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The individuals who appear are for illustrative purposes. All persons depicted are models and not real healthcare professionals. US-N/A-2400043 05/24

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Cases when repeat diagnostic coronary angiography can be submitted — documentation needed

Q.

I have a question about charging a diagnostic heart catheterization with a coronary intervention. I know that if it is a staged procedure, we don’t charge it and I know we can charge for it if one has been done prior, but the doctor dictates the reason they are doing it again. My question is if there is a certain time frame that we must wait before we can charge for it again? An example would be if a patient is sent home to be treated medically and they come back within a month because the symptoms aren’t getting better. We know we must fix something, but it’s not really staged. I have read the notes on this but there is no clear time frame stated. We have even had them return a couple of months after the initial angiogram because they aren’t better. Would we charge an angiogram again?  I would think there is some type of time frame when we can charge again.

A.

There is no time frame specified. It all comes down to documentation. If you have performed a diagnostic heart cath in the past and nothing has changed with the patient’s condition, and the anatomy is well seen on the previous exam, then you shouldn’t bill for a new diagnostic study. But if the patient has tried a medical intervention in the meantime, that is really a change in condition – medication was tried, the condition remains or is worse. Additionally, if the previous angiogram didn’t show the anatomy of the problem clearly, and that is documented, then a new exam is appropriate. But that all must be documented. If there has never been a diagnostic angiogram (or computed tomography angiography [CTA] for Medicare patients), and you do perform one, but the doctor doesn’t document the decision to intervene before going into the therapeutic procedure, then the diagnostic exam isn’t billable even though the patient never had a diagnostic heart cath before. If the doctor’s dictation only “confirms” a known problem, then that is road-mapping and not a diagnostic exam.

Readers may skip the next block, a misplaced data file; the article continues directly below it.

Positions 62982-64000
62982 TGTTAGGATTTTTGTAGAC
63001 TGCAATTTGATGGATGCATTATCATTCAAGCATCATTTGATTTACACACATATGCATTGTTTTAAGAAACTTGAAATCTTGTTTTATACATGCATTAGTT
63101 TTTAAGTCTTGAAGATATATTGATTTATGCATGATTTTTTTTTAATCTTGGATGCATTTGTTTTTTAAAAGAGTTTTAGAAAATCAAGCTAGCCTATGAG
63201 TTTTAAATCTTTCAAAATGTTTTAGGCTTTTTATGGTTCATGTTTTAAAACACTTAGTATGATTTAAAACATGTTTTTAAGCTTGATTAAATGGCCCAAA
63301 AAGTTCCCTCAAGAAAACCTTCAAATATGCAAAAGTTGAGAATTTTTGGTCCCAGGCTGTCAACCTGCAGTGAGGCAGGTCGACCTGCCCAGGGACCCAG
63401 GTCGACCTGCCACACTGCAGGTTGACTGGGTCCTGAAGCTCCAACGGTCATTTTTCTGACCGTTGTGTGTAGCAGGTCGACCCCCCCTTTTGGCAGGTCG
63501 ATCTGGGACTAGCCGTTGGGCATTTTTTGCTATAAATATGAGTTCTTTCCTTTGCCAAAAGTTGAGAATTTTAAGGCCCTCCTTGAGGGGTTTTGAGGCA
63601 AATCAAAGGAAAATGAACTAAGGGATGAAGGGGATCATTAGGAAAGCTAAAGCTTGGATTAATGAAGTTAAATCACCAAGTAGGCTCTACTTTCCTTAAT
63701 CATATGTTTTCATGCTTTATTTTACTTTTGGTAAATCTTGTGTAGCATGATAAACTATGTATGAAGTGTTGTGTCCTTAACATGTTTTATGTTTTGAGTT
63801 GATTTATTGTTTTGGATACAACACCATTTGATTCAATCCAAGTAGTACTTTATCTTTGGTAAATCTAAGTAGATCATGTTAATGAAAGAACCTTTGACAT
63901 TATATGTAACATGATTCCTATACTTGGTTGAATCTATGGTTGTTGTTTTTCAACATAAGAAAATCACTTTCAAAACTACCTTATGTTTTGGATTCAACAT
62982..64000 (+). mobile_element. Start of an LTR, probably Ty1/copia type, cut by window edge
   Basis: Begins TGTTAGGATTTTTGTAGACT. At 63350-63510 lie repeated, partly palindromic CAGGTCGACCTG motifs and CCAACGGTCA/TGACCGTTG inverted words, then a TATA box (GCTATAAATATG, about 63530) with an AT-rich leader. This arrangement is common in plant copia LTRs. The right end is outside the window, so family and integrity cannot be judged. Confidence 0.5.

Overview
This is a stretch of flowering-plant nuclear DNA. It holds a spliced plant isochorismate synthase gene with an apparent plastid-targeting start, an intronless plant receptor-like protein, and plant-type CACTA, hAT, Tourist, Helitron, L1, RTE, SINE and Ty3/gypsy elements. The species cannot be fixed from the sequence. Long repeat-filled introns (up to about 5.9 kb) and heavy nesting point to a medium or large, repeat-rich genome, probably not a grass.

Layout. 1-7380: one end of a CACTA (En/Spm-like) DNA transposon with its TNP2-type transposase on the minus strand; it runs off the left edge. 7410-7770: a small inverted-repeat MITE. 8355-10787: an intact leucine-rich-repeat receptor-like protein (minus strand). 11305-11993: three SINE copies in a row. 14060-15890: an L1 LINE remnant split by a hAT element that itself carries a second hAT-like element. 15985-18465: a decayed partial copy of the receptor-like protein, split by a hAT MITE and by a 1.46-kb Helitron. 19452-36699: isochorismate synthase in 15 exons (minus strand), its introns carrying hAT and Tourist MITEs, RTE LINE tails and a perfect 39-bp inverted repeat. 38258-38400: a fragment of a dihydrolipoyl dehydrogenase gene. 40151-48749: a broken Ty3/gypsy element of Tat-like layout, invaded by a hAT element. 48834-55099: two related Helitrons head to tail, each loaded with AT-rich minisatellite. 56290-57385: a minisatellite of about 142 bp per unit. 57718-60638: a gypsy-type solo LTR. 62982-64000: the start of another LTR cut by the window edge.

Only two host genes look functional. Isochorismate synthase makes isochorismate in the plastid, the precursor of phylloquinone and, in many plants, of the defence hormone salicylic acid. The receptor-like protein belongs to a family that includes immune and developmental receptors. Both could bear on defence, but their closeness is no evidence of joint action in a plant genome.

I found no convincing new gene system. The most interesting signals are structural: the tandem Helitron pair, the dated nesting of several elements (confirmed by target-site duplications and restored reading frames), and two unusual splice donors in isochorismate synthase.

Again, it all comes down to documentation. If a patient has a diagnostic heart cath and intervention on one day and the next day returns because of worsening pain (or even the same day), or pain in another area, you could code for another diagnostic exam if it is documented appropriately. On the other hand, if the last angiogram was four months ago, but the doctor doesn’t document why a new one is necessary, it shouldn’t be billed. 

The following is from the coronary intervention section of CPT®, but there is similar instruction in the peripheral intervention section as well. 

Diagnostic coronary angiography codes (93454–93461) and injection procedure codes (93563–93564) should not be used with percutaneous coronary revascularization services (92920–92944) to report:

  • Contrast injections, angiography, road mapping, and/or fluoroscopic guidance for the coronary intervention. 
  • Vessel measurement for the coronary intervention, OR 
  • Post-coronary angioplasty/stent/atherectomy angiography, as this work is captured in the percutaneous coronary revascularization services codes (92920–92944). 

Diagnostic angiography performed at the time of a coronary interventional procedure may be separately reportable if: 

  • No prior catheter-based coronary angiography study is available, and a full diagnostic study is performed, and the decision to intervene is based on the diagnostic study, OR
  • A prior study is available, but as documented in the medical record: 
    • The patient’s condition with respect to the clinical indication has changed since the prior study, OR
    • There is inadequate visualization of the anatomy and/or pathology, OR
    • There is a clinical change during the procedure that requires new evaluation outside the target area of intervention.